In a recent decision (case no. 4A_443/2012) the Swiss Federal Supreme Court had to deal with a dispute between the German Robert Bosch GmbH, which filed suit against the Swiss Federal Confederation based on the Swiss portion of EP 0 741 373. The decision exclusively focuses on the question whether the Swiss Federal Patent Court has jurisdiction to decide Robert Bosch’s injunction and damages claims. The Swiss Federal Supreme Court confirmed that the new Swiss Federal Patent Court is exclusively competent to decide Robert Bosch’s permanent injunction against the Swiss Federal Confederation. However, the Federal Supreme Court stated that the Federal Patent Court is not competent to decid [...]
Ensuring the independence and integrity of its judges is crucial for every court system.
After its first year of existence, the Swiss Federal Patent Court has slightly amended its Guidelines on Independence for the part-time judges of the Federal Patent Court. However, those guidelines have proven to be very useful in practice.
It is interesting to compare these guidelines with Article 7 of the planned Statute of the Unified Patent Court, which also concerns the impartiality of the judges of the new Unified Patent Court.
Since both court systems are based on a pool of judges, including part-time judges, both systems have to deal with the possible conflicts of interest of those judges.
To ens [...]
In a recent decision the new Swiss Federal Patent Court confirmed that it adheres to the case law with regard of the wording of prayers for relief in Swiss patent proceedings. Unlike in other jurisdictions, plaintiffs in Swiss patent proceedings must be very careful if they just adopt the wording from their patent claims in their prayers for relief. Prayers for relief in Swiss patent proceedings have to orientate themselves to the patent claims but must clearly describe the infringement problem. If the patentee adopts the wording of the patent claims the court is likely to dismiss the case because the infringing object or actions do not seem to be described specifically enough.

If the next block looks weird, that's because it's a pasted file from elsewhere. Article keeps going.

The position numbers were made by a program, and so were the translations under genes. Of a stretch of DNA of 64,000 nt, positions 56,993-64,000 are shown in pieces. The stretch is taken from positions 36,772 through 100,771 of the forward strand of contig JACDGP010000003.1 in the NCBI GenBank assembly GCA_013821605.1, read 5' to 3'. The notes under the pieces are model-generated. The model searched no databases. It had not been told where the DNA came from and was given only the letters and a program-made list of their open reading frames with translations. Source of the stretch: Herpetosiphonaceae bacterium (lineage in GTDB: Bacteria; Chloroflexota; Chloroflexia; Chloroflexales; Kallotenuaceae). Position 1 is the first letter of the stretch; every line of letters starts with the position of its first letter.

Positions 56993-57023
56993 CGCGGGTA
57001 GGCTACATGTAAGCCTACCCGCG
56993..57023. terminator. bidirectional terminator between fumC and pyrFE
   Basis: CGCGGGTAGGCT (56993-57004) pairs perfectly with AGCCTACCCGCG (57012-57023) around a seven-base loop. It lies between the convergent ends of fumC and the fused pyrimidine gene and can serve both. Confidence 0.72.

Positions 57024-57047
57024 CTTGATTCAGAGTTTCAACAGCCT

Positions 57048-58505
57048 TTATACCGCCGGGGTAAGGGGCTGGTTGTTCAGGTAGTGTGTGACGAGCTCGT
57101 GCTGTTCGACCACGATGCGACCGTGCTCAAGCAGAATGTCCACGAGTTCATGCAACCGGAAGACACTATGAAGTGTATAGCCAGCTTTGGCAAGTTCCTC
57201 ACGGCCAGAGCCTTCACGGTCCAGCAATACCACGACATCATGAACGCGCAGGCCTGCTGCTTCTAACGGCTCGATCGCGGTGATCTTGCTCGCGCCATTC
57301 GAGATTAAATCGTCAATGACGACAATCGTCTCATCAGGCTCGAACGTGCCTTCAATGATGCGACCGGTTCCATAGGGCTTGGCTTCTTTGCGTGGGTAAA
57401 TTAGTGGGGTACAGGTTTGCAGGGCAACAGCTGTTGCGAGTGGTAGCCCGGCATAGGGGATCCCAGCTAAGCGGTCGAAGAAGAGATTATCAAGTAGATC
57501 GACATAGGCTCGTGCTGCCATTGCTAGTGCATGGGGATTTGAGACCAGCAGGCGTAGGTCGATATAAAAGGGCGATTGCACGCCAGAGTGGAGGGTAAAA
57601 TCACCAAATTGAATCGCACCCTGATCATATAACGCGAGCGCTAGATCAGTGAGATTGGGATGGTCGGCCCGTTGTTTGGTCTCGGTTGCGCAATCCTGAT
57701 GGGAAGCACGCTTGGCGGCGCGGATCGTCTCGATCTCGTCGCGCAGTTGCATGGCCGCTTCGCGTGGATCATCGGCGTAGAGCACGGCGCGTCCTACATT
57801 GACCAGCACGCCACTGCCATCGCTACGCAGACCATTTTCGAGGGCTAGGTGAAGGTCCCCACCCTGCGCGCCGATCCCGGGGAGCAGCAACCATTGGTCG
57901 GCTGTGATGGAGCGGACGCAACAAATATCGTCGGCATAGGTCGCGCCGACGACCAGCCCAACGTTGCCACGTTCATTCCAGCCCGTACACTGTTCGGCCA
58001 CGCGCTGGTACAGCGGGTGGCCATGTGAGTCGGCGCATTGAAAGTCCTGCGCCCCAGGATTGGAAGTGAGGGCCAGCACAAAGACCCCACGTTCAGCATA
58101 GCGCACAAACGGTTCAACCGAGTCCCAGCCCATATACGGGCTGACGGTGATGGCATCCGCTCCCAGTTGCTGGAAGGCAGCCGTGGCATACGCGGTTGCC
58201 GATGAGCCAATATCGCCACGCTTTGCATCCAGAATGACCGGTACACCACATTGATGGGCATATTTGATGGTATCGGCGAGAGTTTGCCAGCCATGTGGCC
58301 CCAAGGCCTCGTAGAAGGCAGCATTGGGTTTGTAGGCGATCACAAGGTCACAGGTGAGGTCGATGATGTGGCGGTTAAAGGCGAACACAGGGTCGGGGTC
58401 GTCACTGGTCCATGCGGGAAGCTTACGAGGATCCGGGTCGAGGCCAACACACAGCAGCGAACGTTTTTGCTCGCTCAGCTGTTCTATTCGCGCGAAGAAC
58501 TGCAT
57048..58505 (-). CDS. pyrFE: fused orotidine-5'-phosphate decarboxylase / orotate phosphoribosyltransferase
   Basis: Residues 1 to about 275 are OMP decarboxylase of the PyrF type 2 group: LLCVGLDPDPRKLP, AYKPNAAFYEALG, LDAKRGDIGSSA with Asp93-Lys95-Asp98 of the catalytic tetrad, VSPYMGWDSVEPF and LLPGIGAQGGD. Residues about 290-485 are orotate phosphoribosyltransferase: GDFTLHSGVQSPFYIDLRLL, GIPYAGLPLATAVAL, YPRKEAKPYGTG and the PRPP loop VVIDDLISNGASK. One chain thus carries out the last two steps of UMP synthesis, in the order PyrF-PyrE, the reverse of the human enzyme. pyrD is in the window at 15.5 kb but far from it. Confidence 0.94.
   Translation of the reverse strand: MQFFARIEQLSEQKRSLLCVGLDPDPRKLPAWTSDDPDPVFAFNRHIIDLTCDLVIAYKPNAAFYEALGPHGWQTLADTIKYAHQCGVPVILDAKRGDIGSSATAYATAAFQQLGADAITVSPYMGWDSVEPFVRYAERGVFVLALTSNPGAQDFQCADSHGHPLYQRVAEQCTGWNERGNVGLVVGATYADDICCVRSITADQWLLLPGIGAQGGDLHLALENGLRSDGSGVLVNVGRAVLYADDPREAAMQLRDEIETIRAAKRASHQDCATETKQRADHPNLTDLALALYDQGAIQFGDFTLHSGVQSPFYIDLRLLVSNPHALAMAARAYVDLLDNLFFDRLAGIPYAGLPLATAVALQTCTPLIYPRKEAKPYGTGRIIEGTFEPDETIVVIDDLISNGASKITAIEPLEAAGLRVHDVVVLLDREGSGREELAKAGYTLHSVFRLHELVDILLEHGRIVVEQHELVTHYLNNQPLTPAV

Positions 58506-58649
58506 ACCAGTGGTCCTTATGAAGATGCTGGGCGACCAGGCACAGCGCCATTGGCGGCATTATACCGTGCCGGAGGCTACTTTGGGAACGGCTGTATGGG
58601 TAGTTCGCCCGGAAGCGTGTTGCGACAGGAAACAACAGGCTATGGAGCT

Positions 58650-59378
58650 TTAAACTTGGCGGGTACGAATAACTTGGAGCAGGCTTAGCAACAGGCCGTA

The Swiss Cla [...]
In a decision dated 14 June 2012, the Swiss Federal Patent Court granted a patent holder’s request for preliminary taking of evidence by means of the creation of a precise description of an allegedly infringing process.
The Patent Court ordered that the description shall be carried out at defendant’s premises by a technically trained judge assisted by a court clerk and in presence of defendant’s representatives as well as applicant’s attorney and patent attorney. To protect defendant’s business and manufacturing secrets, the Patent Court excluded the applicant itself from participating at the preliminary taking of evidence and prohibited applicant’s attorney and patent attorney from comm [...]
The numerus clausus of legally permissible pieces of evidence in the new Swiss Civil Procedure Code (CPC) – unlike in many other codes of civil procedure – does not provide for private expert opinions. Only court-appointed expert opinions are foreseen in the CPC. The question therefore arises, how the new Swiss Patent Court should deal with court-appointed expert opinions requested by a foreign court (mostly, they originate from foreign legal disputes concerning the same subject matter) submitted by the parties: Are such expert opinions merely allegations of the parties, though thoroughly substantiated ones, or can they be accepted as valid pieces of evidence under certain conditions?
The Swiss Federal Supreme Court rendered its first decision regarding the new pre-trial taking of evidence proceeding in Switzerland’s new Code of Civil Procedure Law (ZPO) and in the Swiss Patent Act (PatG). More than a few patent practitioners feared that the Federal Supreme Court would confirm the challenged decision of the Court of Commerce of the Canton of Aargau. This would have been the end of pre-trial taking of evidence in patent matters. The Federal Supreme Court rendered a judgement of Solomon.
Article 158 of the new Code of Civil Procedure (in force since 1 January 2011) and article 77 of the Swiss Patent Act both provide pre-trial discovery measures.
While Article 158 ZPO allows [...]